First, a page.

Pavestone Comment: Q1 2021

Krystal Williams, Managing Director Pavestone, is BMBI’s Expert for Natural Stone & Porcelain Paving.

First quarter market demand is significantly ahead of last year, with volumes more than double compared to Q1 2020. During the first and third lockdowns, homeowners have been spending big on their outdoor spaces and we are hearing that many landscapers have full order books to Christmas 2021.

This unprecedented demand has brought immense challenges. We have seen threefold increases in shipping costs, still poised to rise further, as well as container shortages and port congestion limiting exportable volumes and resulting in surcharges on (what feels like) a weekly basis.

Within the industry there are mixed opinions about whether the high shipping costs will last. Some feel the inflated costs and disruptions will be the new normal for the UK for the next few years, while others hope things might settle down by the new year.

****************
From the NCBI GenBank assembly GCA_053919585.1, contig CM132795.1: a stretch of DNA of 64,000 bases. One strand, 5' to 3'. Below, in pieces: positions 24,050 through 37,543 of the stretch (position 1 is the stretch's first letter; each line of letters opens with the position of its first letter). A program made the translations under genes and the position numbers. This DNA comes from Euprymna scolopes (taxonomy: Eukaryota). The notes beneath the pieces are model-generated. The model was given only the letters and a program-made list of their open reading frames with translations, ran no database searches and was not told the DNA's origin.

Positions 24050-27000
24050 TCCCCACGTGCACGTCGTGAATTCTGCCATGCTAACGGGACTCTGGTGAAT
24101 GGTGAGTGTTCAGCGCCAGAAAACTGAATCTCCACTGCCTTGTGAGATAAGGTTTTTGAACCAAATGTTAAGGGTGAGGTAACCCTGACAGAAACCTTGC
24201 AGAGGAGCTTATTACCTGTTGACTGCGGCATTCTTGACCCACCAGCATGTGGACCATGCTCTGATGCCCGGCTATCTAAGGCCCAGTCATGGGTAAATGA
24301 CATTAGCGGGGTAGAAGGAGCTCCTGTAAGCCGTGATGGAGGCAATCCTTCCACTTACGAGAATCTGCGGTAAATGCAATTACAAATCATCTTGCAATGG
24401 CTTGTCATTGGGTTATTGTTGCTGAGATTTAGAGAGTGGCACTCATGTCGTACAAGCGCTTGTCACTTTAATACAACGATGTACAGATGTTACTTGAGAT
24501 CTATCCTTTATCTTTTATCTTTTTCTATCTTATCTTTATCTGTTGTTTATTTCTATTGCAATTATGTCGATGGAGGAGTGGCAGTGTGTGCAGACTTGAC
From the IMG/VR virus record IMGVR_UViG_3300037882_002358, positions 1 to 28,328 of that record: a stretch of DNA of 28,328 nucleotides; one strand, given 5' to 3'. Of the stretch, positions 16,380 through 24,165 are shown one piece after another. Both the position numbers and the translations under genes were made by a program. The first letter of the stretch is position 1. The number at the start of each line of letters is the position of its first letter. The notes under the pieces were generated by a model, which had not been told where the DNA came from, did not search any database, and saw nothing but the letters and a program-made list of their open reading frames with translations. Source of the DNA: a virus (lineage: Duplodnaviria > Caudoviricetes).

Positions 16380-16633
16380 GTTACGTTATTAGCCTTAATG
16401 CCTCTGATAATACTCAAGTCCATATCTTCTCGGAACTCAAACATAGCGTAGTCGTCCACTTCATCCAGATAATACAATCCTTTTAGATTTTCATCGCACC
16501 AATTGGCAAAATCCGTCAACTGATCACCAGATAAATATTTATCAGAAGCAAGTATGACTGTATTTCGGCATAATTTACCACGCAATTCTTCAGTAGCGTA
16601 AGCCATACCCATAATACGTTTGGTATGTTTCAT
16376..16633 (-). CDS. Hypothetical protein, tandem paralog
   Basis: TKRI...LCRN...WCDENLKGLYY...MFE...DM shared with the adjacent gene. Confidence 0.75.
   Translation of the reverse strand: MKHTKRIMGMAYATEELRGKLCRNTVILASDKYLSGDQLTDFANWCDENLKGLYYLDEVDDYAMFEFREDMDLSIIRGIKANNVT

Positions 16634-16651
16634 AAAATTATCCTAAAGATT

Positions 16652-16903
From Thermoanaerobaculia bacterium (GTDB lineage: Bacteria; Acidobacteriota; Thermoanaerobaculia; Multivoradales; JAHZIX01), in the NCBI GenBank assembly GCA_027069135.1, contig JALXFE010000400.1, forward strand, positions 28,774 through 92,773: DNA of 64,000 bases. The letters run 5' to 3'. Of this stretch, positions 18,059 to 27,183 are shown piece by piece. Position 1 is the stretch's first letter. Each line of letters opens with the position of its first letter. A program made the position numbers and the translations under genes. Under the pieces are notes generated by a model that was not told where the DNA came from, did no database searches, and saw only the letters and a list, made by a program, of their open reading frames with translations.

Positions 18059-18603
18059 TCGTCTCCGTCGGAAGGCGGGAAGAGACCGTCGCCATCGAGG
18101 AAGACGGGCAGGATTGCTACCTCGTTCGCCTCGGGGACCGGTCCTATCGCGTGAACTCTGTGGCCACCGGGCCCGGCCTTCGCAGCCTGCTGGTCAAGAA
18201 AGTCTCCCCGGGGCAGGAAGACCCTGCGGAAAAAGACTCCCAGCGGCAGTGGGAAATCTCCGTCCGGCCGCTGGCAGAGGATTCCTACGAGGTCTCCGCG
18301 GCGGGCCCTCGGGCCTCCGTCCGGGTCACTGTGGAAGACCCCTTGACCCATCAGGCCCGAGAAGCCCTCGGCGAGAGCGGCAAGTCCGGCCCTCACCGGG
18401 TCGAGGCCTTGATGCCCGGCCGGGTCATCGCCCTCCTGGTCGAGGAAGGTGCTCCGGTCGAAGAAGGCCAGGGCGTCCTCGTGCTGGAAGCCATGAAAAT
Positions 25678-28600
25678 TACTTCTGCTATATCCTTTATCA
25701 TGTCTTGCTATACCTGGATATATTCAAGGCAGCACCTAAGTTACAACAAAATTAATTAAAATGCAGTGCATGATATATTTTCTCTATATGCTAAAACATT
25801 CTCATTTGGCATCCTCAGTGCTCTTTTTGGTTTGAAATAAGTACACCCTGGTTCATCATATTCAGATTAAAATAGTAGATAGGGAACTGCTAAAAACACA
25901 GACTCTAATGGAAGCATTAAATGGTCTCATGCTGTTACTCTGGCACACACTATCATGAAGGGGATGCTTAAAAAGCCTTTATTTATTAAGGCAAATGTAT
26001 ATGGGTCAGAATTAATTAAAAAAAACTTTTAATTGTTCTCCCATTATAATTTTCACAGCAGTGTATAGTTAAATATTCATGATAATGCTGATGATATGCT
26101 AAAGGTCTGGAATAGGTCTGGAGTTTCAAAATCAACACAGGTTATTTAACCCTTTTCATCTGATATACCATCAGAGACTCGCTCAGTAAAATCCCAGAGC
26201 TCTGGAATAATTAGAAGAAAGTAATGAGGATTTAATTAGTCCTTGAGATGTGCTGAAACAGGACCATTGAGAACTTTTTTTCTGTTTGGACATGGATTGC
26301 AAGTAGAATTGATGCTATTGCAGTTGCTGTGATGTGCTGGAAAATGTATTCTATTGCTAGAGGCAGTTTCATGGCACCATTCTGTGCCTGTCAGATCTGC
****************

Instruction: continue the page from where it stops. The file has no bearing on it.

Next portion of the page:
To add to the industry’s woes, most of the UK’s sandstone comes from India and with the country battling to bring COVID infection rates under control, our partners on the ground estimate that just 30% of workers are available as many have entered voluntary self-isolation or forced lockdown. The labour shortage affects the stone processing volume, the timber used for the packaging and available transportation to port. The result has been increased procurement prices.

We are hopeful that India’s ports and factories can avoid a national lockdown, and supplies will still get through albeit at a very reduced rate. But if they do have to close, there will be even more stock issues, with pressure on manufacturers reliant on product they only have on the water (4-5 weeks in most cases).

While supply is challenging, we are encouraging merchants to move away from just-in-time and start planning, and to explore more stable alternatives such as porcelain. Alongside India, porcelain is mostly imported from Italy and Poland, which avoids cheap but unsuitable (not anti-slip) products from Turkey and Egypt.

Increased demand has broadened the scope of what homeowners will look for and what merchants can sell and achieve with landscaping products. The boundaries have been pushed and hopefully this will continue.


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